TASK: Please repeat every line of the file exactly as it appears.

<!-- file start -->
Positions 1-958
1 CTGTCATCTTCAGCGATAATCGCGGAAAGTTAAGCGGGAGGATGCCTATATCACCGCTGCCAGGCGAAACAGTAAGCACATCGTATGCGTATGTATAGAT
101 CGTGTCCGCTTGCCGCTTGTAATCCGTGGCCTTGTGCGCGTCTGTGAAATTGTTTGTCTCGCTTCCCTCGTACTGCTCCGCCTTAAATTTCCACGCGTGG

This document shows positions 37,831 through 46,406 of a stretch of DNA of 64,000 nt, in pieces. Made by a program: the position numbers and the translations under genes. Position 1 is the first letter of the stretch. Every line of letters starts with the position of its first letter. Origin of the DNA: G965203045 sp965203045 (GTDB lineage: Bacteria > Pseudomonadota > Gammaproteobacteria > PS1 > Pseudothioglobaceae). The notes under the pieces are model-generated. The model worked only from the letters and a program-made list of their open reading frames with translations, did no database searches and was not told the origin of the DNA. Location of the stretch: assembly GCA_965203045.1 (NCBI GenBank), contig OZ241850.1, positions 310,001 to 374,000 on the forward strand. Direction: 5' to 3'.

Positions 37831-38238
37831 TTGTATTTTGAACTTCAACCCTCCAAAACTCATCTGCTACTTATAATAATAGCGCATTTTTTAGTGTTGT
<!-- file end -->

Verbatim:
Positions 1-958
1 CTGTCATCTTCAGCGATAATCGCGGAAAGTTAAGCGGGAGGATGCCTATATCACCGCTGCCAGGCGAAACAGTAAGCACATCGTATGCGTATGTATAGAT
101 CGTGTCCGCTTGCCGCTTGTAATCCGTGGCCTTGTGCGCGTCTGTGAAATTGTTTGTCTCGCTTCCCTCGTACTGCTCCGCCTTAAATTTCCACGCGTGG

This document shows positions 37,831 through 46,406 of a stretch of DNA of 64,000 nt, in pieces. Made by a program: the position numbers and the translations under genes. Position 1 is the first letter of the stretch. Every line of letters starts with the position of its first letter. Origin of the DNA: G965203045 sp965203045 (GTDB lineage: Bacteria > Pseudomonadota > Gammaproteobacteria > PS1 > Pseudothioglobaceae). The notes under the pieces are model-generated. The model worked only from the letters and a program-made list of their open reading frames with translations, did no database searches and was not told the origin of the DNA. Location of the stretch: assembly GCA_965203045.1 (NCBI GenBank), contig OZ241850.1, positions 310,001 to 374,000 on the forward strand. Direction: 5' to 3'.

Positions 37831-38238
37831 TTGTATTTTGAACTTCAACCCTCCAAAACTCATCTGCTACTTATAATAATAGCGCATTTTTTAGTGTTGT